PlayStation TV: Gamer's Guide

Putting the word “TV” at the end of a product name creates a certain expectation that it’ll be a capable media device, but don’t let that fool you: the PlayStation TV is a gaming machine first, and even then, it’s one that might struggle to find its place.

The PlayStation TV is a stripped-down PS Vita. All of the internals remain the same (GPU, RAM, etc.), but there’s no controller, screen or touch input. Instead you get HDMI output, Ethernet, and a single USB port. In that sense, it’s a tiny home console, much like the Ouya. It also includes a PS Vita game cart slot as well as a slot for Sony’s proprietary memory card.

To operate the PSTV you need a PS3 or PS4 controller, or a TV and remote compatible with HDMI-CEC input (this would let you use a regular TV remote for basic navigation of the operating system and apps, but it’s not suitable for gaming).

Since it has a cart slot and all the Vita internals, the PlayStation TV is designed for playing Vita games on a big screen, and most PSV games work well with a SIXAXIS or DualShock 4 controller. Touchscreen input can be emulated with the DualShock 4’s touch pad.

It’s not a media player. Despite its name suggesting otherwise, the PSTV is woefully inept at media playback, lacking any ability to stream media from an online source or even a local drive connected via USB. To play video or music, or view still images, you’ll need to either copy them from a networked PC/PS3 or a USB-connected drive to your device, where it’ll sit and take up space on your precious (and pricey) PSV memory card. Really the only streaming capability it has is that it can connect to a local DLNA server (usually a PC) and stream any shared content from there.

There is no Netflix, Hulu, BBC, YouTube, or support for the PSTV, and from the looks of things, it doesn’t seem like that support is coming any time soon (or at all, according to Netflix). You can use the system’s built-in browser to view online videos, but that’s about it.

One of the PSTV’s biggest weaknesses is that Sony simply took the PSV interface and dumped it on a TV. There’s been no effort made to adapt the touch-based interface to one controlled via a gamepad, and the bulbous design looks childish and oversized on any TV. Small tasks like app-switching and even navigating through the diagonally-aligned interface are a chore; there’s nothing intuitive or easy-to-use about the OS design when it’s presented in this format.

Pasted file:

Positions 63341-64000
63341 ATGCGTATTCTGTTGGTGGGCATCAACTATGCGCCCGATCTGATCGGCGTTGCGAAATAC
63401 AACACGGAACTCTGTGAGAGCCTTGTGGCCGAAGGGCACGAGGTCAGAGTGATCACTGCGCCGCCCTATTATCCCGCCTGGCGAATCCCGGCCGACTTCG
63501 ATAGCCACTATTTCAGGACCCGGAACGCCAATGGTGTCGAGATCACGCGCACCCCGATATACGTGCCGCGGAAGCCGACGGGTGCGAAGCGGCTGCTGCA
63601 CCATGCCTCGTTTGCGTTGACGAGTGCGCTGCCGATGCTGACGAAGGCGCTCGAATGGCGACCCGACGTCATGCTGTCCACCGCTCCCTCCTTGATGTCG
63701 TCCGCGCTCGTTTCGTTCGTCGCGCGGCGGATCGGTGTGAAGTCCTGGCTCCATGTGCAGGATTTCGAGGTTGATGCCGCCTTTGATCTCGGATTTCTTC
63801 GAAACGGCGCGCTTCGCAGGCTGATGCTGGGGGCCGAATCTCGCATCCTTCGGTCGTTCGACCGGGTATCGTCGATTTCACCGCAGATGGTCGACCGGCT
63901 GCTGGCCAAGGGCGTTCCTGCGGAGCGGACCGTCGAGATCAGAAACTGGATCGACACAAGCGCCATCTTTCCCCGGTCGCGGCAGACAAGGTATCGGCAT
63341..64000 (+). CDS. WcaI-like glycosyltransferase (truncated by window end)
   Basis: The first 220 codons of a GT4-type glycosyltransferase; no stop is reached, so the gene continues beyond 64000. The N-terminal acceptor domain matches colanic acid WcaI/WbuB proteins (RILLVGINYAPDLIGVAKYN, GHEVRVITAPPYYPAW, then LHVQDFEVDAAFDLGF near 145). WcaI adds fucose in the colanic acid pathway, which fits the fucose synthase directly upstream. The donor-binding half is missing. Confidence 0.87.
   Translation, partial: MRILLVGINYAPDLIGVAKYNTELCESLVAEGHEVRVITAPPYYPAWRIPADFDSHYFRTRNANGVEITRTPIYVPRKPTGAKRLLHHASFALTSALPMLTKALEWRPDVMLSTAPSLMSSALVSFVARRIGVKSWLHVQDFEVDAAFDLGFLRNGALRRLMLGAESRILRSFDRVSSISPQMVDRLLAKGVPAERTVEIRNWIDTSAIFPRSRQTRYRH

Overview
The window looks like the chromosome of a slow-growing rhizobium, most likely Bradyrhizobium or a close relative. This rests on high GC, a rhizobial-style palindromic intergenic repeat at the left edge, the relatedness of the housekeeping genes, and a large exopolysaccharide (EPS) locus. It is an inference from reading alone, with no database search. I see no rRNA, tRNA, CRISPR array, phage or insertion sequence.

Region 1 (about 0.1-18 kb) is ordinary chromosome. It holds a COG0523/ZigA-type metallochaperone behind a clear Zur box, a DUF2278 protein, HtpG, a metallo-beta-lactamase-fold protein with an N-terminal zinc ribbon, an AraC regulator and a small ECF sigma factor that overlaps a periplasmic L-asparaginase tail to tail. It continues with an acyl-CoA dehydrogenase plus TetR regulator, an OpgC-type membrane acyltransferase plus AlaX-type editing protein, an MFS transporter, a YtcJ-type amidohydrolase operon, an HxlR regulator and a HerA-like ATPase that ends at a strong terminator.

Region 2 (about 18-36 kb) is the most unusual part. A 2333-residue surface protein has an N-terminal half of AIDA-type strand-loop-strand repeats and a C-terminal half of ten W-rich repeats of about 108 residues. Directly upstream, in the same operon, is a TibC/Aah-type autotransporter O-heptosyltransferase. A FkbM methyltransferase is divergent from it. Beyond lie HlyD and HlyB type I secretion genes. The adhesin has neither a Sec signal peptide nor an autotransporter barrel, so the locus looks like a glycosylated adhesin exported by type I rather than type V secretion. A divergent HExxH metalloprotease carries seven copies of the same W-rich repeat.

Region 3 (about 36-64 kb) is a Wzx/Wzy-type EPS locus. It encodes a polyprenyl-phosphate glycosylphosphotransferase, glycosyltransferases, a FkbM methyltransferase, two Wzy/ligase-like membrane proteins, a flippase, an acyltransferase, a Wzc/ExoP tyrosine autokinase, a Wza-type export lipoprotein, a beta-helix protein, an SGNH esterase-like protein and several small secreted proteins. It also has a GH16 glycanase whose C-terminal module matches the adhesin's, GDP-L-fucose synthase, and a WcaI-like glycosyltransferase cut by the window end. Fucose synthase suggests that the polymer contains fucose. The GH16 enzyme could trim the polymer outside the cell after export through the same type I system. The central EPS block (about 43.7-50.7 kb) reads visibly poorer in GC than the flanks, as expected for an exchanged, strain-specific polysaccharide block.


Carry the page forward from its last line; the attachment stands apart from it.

This is where we look at the real question: why would you buy a PSTV? Its price is the most attractive part, putting it in the same league as an entry-level Android mini-PC, although it’s far more powerful and is more capable in terms of gaming. In terms of media playback, though, it falls behind by miles.

That starting price is deceptive, however. In order to use the PSTV for what it’s truly designed (gaming), you will need a decent-sized memory card. Currently the 32GB card retails for about $ 56, which, together with the RRP of a PSTV/DualShock 4 bundle, amounts to $ 232. For another thousand rand (or less with some retail specials) you could buy a PS3 or a Wii U, both of which have equal or greater libraries of games, more storage, and vastly superior media playback capabilities.

To make the PSTV an attractive buy, you’ll either need to have a rock-hard budget, or a very specific need for its uses as a home gaming console.

Since it’s a PSV on the inside, the PSTV has access to the entire digital catalogue of PSOne and PSP classics, as well as all PSV digital downloads, which makes it a great choice for those who want a retro gaming console on the cheap. Just be aware that PSV games are not designed to be viewed at this size; many titles show their low-spec restrictions (especially when it comes to texture size) when viewed on a 32” or bigger TV.

Additionally, should you have a PS4 connected elsewhere in the house, you can use the PSTV for Remote Play.

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